Global Policy Forum

International Justice


For centuries, jurists defined international law solely in terms of relations between states. World leaders acted with impunity because international law did not hold them accountable. But this has been changing. The UN tribunals for Rwanda and the former Yugoslavia address the legal responsibilities of individuals who have committed crimes of war and crimes against humanity. National courts, too, have exercised jurisdiction over world leaders, and some, such as former Chilean dictator Augusto Pinochet, have been charged by courts in many countries. The International Criminal Court will take this process further still. This page tracks these and other developments that bring hope of a more just international order.

The International Court of Justice
Founded by the United Nations in 1945, the ICJ hears disputes between nations, but only when the parties agree to be bound by its decision. Can the ICJ one day act as a check to the authority of the Security Council?

The International Criminal Court
Established in July 2002, the International Criminal Court (ICC) brings to trial those who commit large-scale political crimes – genocide, war crimes and crimes against humanity. Although the Court faces difficult challenges, in particular US opposition, it offers progress towards the long-held ideal of global justice.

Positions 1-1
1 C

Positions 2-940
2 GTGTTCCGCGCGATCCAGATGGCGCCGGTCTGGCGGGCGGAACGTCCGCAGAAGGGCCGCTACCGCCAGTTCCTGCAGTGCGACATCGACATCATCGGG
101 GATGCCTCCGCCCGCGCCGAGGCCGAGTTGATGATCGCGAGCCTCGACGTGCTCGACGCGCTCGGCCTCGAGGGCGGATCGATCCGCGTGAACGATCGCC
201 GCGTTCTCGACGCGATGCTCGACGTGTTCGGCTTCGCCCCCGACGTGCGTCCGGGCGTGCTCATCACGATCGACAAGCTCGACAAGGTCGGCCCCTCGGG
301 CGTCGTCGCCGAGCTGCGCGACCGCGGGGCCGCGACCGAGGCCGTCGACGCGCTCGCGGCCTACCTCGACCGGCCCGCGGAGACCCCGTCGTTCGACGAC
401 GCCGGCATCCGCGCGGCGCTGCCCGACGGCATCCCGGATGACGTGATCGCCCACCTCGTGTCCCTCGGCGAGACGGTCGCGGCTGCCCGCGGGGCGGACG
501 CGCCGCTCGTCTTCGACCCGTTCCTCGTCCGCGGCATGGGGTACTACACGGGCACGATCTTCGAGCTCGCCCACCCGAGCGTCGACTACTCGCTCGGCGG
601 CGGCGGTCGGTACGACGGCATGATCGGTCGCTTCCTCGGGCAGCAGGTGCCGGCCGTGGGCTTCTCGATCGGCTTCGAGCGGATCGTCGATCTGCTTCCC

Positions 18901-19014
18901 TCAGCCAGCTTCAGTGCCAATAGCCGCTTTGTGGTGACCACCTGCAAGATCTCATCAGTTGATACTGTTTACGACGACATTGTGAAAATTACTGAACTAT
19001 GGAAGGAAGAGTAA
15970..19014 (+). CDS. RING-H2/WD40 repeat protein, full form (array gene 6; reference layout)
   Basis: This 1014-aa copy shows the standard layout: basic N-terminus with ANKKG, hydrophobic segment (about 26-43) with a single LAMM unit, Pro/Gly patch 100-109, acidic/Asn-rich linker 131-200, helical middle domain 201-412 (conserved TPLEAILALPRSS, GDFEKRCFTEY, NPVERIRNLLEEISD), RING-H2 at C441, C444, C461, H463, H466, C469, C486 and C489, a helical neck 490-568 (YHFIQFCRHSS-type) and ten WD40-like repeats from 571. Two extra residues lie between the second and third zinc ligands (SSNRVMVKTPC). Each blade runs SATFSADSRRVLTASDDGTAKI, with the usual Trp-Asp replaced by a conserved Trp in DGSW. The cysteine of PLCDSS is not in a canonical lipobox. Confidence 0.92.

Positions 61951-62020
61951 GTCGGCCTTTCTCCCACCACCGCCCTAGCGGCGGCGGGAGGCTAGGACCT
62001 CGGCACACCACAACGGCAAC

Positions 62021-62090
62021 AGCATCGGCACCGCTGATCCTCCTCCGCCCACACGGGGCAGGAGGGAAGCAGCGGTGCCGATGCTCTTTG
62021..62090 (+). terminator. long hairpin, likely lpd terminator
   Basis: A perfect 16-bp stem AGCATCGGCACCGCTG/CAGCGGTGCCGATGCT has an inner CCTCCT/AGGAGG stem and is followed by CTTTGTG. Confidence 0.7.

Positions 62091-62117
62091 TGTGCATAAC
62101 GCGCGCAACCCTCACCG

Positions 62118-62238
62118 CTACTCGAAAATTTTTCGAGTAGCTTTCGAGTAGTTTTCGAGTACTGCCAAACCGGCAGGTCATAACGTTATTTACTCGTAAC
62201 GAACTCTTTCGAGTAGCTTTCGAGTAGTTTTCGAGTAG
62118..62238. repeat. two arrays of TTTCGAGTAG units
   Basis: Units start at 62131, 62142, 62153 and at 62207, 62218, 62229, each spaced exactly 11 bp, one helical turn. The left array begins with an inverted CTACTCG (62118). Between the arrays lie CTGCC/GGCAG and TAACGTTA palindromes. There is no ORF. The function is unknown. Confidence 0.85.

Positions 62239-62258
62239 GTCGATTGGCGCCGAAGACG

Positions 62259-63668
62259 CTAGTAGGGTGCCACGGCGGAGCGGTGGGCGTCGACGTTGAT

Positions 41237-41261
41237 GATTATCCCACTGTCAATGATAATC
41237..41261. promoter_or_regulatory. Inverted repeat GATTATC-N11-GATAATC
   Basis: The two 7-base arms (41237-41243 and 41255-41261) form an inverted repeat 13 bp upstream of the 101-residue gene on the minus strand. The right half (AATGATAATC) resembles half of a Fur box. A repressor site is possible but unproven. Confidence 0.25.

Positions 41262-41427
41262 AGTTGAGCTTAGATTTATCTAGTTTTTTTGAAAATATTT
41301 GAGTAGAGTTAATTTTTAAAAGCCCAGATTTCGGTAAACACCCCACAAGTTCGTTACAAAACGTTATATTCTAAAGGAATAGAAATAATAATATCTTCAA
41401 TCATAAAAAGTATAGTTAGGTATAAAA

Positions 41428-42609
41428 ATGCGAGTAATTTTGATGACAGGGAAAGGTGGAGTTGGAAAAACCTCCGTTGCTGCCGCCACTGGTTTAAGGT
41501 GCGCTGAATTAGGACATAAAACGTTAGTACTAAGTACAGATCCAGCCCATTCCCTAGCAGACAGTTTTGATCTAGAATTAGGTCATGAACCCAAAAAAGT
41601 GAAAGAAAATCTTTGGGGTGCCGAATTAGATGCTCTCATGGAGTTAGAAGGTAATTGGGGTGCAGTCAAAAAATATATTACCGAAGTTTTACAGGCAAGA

International Criminal Tribunals and Special Courts
The UN has established tribunals in Yugoslavia and Rwanda to prosecute leaders responsible for war crimes and crimes against humanity. Special Courts, believed to be cheaper and more efficient than UN tribunals, are jointly administered by the UN and the domestic government. Questions linger over both the effectiveness of the courts and the degree to which politics influences their establishment and operations.
Former Yugoslavia | Rwanda | Sierra Leone | Lebanon | Cambodia | East Timor | Iraq | General

Rogues Gallery
This page provides a sample of world leaders who are accused of serious violations of international criminal law. Some have been indicted by tribunals and some have not.

Alien Tort Claims Act
Since the 1980s, plaintiffs have used this 1789 US law to bring civil suits in US courts against individuals who have violated "the law of nations." Recently, human rights activists have used the ATCA to sue transnational corporations for violations of international law outside the US. If these suits are not blocked by the Bush Administration, then ATCA could become a powerful tool of corporate accountability.

Universal Jurisdiction

This page analyses the concept of universal jurisdiction and follows the legal and political battles over attempts to invoke it.

US, UN and International Law
This section posts articles on US policy towards the UN, international law and treaties. The section includes special coverage of the torture, prison abuse, rendition and indefinite detentions at Guantanamo Bay, Abu Ghraib and other US-run prisons around the world.

General Articles on International Justice
This page discusses general issues of international justice.

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